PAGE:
Almost six in ten Albertans (56 per cent) say issues will determine who gets their vote in the coming provincial election, according to a new poll done for CBC News.
And nearly three-quarters (73 per cent) of people surveyed say they intend to vote in the expected spring vote, despite a dismal 40 per cent turnout in the last provincial election in 2008.
But pollster Bruce Cameron of Return on Insight (ROI), who designed the poll, believes many people overstated their intention to vote.
"Voting is viewed a duty," he said.
Voter turnout, in fact, dropped twenty per cent in Alberta over the last twenty years.
Yet 53 per cent of eligible voters marked a ballot in the Calgary municipal campaign that propelled Naheed Nenshi to the mayor’s chair.
Mark Gross voted in that election in 2010, but opted not to vote in last May’s federal election.
"I remember thinking I very much dislike federal politicians in the last federal election. I really didn't feel that any of the parties were speaking to me," the 30-year-old told CBC News.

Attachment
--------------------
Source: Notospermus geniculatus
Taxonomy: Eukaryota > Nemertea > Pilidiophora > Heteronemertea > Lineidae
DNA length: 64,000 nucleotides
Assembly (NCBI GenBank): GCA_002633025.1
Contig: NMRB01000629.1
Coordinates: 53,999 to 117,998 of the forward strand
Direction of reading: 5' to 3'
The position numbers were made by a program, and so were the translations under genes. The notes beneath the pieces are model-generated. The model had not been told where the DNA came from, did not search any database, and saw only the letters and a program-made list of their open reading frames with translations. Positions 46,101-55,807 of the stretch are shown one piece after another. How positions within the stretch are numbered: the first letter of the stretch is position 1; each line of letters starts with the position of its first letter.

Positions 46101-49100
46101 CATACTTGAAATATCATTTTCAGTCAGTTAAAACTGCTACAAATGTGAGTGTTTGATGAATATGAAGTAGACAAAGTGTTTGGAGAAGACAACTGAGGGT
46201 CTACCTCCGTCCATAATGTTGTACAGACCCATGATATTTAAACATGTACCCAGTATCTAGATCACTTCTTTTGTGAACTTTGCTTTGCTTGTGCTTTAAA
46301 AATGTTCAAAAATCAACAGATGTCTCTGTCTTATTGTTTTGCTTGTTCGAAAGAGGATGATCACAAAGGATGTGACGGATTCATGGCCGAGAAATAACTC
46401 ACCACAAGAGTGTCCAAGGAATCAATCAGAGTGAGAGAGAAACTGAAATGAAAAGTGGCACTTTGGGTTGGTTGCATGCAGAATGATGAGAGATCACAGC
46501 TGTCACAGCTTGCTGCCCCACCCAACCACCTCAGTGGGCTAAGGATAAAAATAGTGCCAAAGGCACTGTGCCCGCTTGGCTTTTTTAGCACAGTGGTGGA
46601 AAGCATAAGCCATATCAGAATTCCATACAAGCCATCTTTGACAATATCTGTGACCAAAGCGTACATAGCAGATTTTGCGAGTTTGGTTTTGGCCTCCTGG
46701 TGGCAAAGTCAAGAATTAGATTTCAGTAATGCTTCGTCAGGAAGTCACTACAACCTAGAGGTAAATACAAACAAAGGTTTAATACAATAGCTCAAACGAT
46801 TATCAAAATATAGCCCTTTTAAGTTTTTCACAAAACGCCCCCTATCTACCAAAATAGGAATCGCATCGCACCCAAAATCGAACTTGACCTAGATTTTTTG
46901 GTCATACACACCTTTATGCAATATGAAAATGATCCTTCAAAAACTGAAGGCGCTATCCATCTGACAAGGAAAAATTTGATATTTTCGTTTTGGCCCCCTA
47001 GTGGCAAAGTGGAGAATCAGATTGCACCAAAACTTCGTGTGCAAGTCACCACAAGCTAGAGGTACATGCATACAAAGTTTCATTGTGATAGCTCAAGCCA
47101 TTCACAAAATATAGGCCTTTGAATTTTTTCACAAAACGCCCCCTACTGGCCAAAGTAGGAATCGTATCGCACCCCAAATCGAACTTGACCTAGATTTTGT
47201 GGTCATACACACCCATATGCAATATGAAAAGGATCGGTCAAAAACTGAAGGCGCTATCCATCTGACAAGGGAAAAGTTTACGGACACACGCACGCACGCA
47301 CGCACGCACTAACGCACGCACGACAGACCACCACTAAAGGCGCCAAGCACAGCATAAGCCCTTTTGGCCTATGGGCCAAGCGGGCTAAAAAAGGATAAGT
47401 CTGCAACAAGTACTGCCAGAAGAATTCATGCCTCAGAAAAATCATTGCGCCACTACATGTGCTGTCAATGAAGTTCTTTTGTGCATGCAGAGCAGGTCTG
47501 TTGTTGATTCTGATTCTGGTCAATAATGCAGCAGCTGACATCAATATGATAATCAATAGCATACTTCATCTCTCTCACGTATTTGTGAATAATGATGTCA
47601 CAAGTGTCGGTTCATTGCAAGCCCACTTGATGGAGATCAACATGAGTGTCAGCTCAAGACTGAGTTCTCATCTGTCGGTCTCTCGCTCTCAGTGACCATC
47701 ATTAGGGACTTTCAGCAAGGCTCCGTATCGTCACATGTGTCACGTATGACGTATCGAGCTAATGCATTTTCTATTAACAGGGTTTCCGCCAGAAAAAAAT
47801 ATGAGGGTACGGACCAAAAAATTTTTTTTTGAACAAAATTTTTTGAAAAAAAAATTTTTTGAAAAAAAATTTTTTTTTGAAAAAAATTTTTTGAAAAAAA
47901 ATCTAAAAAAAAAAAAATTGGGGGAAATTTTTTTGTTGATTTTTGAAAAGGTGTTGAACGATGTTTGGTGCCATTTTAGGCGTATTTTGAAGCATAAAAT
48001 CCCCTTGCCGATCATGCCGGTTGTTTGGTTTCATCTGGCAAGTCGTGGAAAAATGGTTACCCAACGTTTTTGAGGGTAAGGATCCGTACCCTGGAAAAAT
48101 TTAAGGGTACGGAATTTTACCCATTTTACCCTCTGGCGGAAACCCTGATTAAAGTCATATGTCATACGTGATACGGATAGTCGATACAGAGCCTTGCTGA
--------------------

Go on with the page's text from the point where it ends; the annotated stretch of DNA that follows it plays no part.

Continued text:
The transplanted Quebecer says he cares deeply about politics, having come of age politically during the 1995 sovereignty referendum in the province.
Unlike the recent federal election, Nenshi’s campaign of so-called ‘complete sentences’ captured Gross’ attention.
"I connected with him," he says.
And Gross attributes part of that connection to Nenshi’s sophisticated use of social media.
"I was excited. It had been long time since I was engaged by a politician ... so it was exciting to feel like you support a candidate."
Political scientist David Taras calls on-again-off-again young voters such as Gross ‘peek-a-boo’ citizens.
"There is something very deep going on. There's an abdication of responsibility for politics by a whole younger generation," says Taras.
"They're open to the world. They're very liberal. In many ways, it's an outstanding generation and then on the other hand for elections or great public events, they don't show up. They don't see that part of the peek-a-boo," he adds.
Only 20 per cent of Albertans think the local candidate is the most important factor in choosing who to vote for, according to the ROI poll.
And even a smaller amount — just 14 per cent of voters — identified a politician's performance as a key factor in deciding how to vote.
Gross says he’ll wait to see if he votes in the coming provincial election. He says the politician who appears "authentic" may get his vote.
ROI’s poll for CBC News surveyed 803 adult Albertans from Jan. 25 to 31. It is considered accurate +/-3.5 percentage points 19 times out of 20.